2)    Section 4: The authors should provide a better insight on the interaction of epsilon cells with all other islet endocrine cells and not only beta cells. To reinforce this point, the GHS-R1a is predominantly expressed on alpha cells. Thus the main target of acylated Ghrelin should be alpha and not beta cells. In this context, Figure 2 needs to be redone, to include all endocrine cells. A few curiosities: What dictates acylation of Ghrelin? What controls ghrelin versus OB biosynthesis? How does unacylated Ghrelin through beta cells improve insulin sensitivity? How do the authors envisage a potential diabetes treatment targeting the epsilon cells?


Author Response

This brief review summarizes the development and characteristics of pancreatic epsilon cells initially identified in islets in the early 2000s. Although of interest, the manuscript falls short in its goal to summarize the biology/physiology of epsilon cells and their implication in diabetes.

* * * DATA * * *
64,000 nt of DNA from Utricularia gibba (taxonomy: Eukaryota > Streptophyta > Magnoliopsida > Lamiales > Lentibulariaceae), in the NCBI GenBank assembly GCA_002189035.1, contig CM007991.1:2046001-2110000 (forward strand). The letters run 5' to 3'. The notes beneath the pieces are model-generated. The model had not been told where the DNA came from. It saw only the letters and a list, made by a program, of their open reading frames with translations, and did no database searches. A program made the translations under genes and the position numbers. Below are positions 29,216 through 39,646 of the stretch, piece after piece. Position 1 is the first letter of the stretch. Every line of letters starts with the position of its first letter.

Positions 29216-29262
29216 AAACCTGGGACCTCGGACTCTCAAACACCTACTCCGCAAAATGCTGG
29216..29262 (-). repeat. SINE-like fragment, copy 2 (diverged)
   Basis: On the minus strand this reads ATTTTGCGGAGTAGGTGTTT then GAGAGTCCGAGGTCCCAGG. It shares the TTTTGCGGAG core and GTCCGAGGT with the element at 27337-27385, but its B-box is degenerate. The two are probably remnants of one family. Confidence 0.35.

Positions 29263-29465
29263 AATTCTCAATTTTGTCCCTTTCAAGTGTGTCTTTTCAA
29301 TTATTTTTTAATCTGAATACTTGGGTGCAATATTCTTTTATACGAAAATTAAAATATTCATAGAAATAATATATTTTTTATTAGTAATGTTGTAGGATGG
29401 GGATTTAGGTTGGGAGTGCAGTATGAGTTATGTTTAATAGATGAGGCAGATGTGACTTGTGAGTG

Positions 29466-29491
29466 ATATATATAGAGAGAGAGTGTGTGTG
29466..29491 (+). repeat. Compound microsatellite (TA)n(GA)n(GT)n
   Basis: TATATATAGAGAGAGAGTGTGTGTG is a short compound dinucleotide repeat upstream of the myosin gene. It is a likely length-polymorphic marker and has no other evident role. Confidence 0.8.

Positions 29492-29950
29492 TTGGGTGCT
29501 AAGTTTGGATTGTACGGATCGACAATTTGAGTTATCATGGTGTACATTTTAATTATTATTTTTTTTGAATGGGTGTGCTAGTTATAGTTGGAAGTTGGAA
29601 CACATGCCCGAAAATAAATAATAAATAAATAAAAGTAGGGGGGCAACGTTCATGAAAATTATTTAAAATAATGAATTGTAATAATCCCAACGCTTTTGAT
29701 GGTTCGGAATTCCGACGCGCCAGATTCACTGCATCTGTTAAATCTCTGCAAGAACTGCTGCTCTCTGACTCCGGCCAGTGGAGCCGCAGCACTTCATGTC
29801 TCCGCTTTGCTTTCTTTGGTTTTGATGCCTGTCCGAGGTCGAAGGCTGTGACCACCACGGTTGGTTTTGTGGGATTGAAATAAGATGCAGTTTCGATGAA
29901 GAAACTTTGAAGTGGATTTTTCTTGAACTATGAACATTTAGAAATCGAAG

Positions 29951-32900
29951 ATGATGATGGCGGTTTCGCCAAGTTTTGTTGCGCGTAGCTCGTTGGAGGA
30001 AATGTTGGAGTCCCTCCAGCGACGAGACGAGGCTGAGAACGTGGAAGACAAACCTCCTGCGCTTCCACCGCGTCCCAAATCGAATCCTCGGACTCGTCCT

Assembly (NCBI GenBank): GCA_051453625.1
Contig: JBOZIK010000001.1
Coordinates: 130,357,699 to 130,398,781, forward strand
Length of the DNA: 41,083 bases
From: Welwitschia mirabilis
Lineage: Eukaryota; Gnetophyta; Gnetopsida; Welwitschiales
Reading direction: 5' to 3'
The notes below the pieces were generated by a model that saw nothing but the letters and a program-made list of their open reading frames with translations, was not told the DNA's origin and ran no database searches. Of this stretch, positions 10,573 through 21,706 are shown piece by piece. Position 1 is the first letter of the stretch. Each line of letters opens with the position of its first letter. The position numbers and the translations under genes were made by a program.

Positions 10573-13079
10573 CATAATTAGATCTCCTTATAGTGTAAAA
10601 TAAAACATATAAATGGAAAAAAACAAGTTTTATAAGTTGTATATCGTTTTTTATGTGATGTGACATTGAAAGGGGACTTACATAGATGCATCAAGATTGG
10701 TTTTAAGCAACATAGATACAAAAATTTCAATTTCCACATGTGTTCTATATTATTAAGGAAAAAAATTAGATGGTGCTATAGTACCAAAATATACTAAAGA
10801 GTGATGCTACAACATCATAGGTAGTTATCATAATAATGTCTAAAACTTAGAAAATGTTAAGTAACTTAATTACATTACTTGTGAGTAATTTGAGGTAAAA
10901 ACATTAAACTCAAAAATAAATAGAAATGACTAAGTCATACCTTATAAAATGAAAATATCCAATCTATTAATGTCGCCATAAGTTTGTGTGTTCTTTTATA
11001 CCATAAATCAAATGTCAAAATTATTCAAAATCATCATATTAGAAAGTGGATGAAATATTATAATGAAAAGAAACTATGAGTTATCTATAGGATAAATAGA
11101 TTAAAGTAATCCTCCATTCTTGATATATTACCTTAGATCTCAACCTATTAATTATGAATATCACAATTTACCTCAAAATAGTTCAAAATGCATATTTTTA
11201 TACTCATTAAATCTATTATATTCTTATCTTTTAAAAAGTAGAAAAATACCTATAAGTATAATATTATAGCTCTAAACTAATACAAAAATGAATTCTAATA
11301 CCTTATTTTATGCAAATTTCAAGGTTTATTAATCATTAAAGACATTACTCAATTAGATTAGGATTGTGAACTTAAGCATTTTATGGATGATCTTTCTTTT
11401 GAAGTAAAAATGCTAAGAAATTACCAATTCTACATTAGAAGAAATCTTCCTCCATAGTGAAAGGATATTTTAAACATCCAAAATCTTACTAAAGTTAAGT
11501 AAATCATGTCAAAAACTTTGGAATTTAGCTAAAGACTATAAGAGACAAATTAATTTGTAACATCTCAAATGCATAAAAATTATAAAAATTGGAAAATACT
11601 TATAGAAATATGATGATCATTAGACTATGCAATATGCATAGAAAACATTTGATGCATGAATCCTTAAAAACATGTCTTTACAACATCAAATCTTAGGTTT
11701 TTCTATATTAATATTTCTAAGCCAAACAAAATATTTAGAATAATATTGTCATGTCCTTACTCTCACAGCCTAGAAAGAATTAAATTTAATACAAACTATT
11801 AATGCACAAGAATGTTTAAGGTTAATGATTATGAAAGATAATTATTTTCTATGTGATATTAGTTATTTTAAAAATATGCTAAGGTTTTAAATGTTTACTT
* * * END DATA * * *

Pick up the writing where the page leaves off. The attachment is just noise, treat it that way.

-       As you say, this review focused on development and characteristics of pancreatic epsilon cells, especially in their development, biology, physiology and possibility for treating diabetes. While many researches about pancreatic beta cells are proceeded, characteristics of other four endocrine cells are not fully examined, especially in pancreatic epsilon cells. The characteristics of epsilon cells are not fully understood even if specialists in pancreas. Thus, we aim to summarize the recent findings about epsilon cells including the development, interaction to other endocrine cells and possibility for treating diabetes. Certainly, the sources of information about epsilon cells are based on the studies in early 2000s and might be biased. In the revised version, novel findings in recent studies about epsilon cells are inserted.

 

1)            Section 3: A more in depth and comprehensive description of epsilon cell fate determination during pancreatic islet development accompanied by a relevant figure containing all pertinent factors is mandatory. For example, NEUROD and MAFA are missing from the current figure. Of not, this figure provides very little insight in its current format.

 

-       We insert a recent study about interaction between Nkx2.2 and NeuoD1 in epsilon cells development in revised version (1) (Page 5 Line 171-180). A study about development of ε cells under absent MAFA condition is also included (2) (Page 3 Line 126-135). Figure 1 is remade and new Figure 1B is included following the revision. Comments about Pax6 (3), which is shown in minimum in the original version, is also included (Page 5 Line 195-Page 6 Line 203).